Basking in the sun
For the Fiesta Bowl and Tempe, this is as big as it gets
Posted: Wednesday December 30, 1998 11:05 PM
By John Donovan, CNN/SI
TEMPE, Arizona (CNN/SI) -- This town is on fire.
The NFL's Arizona Cardinals are just days away from their first appearance in the playoffs (in a non-strike season) in 23 years.
The NHL's Phoenix Coyotes are one of the league's biggest first-half surprises.
And college football's national championship game -- the first unified national championship ever, as it's proudly proclaimed here in the Valley of the Sun -- is coming Monday night.
As if any real sports fan didn't know that.
"All we need," says Mary Ann Miller of the Tempe Chamber of Commerce, "is basketball."
The NBA's Phoenix Suns may be sitting this one out, but they'll be the only ones idle here this week, it seems. Everywhere you go in the city -- certainly everywhere you go as you head into Tempe, a city of more than 160,000 jutting up to the southeast of Phoenix -- reminders that the big one is upon us hang like a summer smog over Camelback Mountain.
There's the string of high-profile events scheduled around the bowl, including a New Year's Eve bash in the streets of Tempe that is expected to draw some 175,000 revelers.
There's the parade through downtown Phoenix this weekend that is the largest single spectator event in the state, with 400,000 or more people lining Central Avenue.
There's something called College Football's Biggest Party on gameday, Monday, January 4.
Oh, and there are the endless banners, commercials and billboards to tout the game. And everything's sponsored by big-bucks corporations, the biggest of which is Tostitos, the sponsor of the whole enchilada.
Yes, there's a veritable sea of corn chips in the desert, and the good folks at Tostitos plan on giving them away on just about every street corner this week.
Anyone here have any guacomole?
"It is a significant part of our self-image and the image we portray to the rest of the country -- and the world," Neil Giuliano, Tempe's mayor, says of the game. "We're very proud to be known as the home of the Fiesta Bowl, the national championship game. It means a great deal to our city."
The Valley of the Sun isn't the only place that benefits from the Fiesta Bowl. Giuliano estimates this year's game is worth $100 million to Arizona, thanks to the thousands of out-of-state visitors that swarm to Phoenix and surrounding cities to take part in the party. The Fiesta Bowl says it's been worth more than $572 million to the state in its 28 years.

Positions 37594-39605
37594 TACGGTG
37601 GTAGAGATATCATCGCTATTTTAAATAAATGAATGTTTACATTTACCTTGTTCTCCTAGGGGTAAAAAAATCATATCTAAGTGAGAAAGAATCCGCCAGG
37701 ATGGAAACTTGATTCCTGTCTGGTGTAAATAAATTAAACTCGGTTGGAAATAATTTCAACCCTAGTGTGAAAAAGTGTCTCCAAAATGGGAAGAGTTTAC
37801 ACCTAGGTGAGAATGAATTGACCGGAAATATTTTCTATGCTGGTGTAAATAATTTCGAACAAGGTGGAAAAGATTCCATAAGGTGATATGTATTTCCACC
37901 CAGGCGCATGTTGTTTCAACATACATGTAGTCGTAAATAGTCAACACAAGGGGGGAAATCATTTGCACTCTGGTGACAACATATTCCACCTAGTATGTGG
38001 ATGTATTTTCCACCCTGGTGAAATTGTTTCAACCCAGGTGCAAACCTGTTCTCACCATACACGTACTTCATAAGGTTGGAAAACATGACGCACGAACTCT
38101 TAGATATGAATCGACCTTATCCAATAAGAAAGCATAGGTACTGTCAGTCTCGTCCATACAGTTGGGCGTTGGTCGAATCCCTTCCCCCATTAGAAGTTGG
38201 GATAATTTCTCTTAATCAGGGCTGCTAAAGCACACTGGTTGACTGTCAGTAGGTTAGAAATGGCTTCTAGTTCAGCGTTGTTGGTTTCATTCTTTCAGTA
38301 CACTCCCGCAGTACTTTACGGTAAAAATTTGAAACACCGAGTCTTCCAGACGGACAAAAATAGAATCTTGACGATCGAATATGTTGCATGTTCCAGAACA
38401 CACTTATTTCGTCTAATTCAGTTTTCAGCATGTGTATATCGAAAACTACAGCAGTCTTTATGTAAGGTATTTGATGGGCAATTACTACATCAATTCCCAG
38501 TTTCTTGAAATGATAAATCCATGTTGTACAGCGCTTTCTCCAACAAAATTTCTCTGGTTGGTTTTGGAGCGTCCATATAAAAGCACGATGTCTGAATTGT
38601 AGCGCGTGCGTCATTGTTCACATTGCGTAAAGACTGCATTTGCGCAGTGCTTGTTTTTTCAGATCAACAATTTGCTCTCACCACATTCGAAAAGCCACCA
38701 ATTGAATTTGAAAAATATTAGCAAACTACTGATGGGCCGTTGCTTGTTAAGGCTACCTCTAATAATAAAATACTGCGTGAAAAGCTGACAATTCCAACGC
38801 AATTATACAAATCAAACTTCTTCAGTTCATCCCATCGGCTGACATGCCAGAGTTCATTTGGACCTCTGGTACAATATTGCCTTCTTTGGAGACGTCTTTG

Hotel rooms are booked. There will be lines at most every restaurant in downtown Tempe through next Monday night. And the national exposure the game gives the city -- where it was sunny and in the low 70s on Wednesday -- is incalculable.
All this because of a game that began in 1971 with hometown favorite Arizona State -- the game takes place in Sun Devil Stadium -- taking on Florida State. The No. 2 Seminoles are back again this year, their fourth trip to Tempe, and are the bookmaker's favorites over No. 1 Tennessee.
"This event, the excitement that goes with it all ..." says Miller, "it's just the fact that so many people are involved. It's become a part of everyday conversation around here. And now, to host the national championship game -- well, that's just big, period."
Giuliano came to Tempe as an Arizona State student in 1974, in time for the fourth game in the series when Oklahoma State and Brigham Young made a little less than $202,000 apiece for playing.
Florida State and Tennessee will pocket between $11-13 million for playing Monday night.
And Tempe -- the entire Valley, really -- will look like several million bucks, too.
"This used to be just a college town -- and there was nothing wrong with that," says Giuliano. "Now, Tempe is so much more.
"This is as big as it ever gets. This is as big as the Super Bowl for us."
Around the Fiesta Bowl will appear each day through the game on January 4.
Copyright © 1999 CNN/SI. A Time Warner Company.
Terms under which this service is provided to you.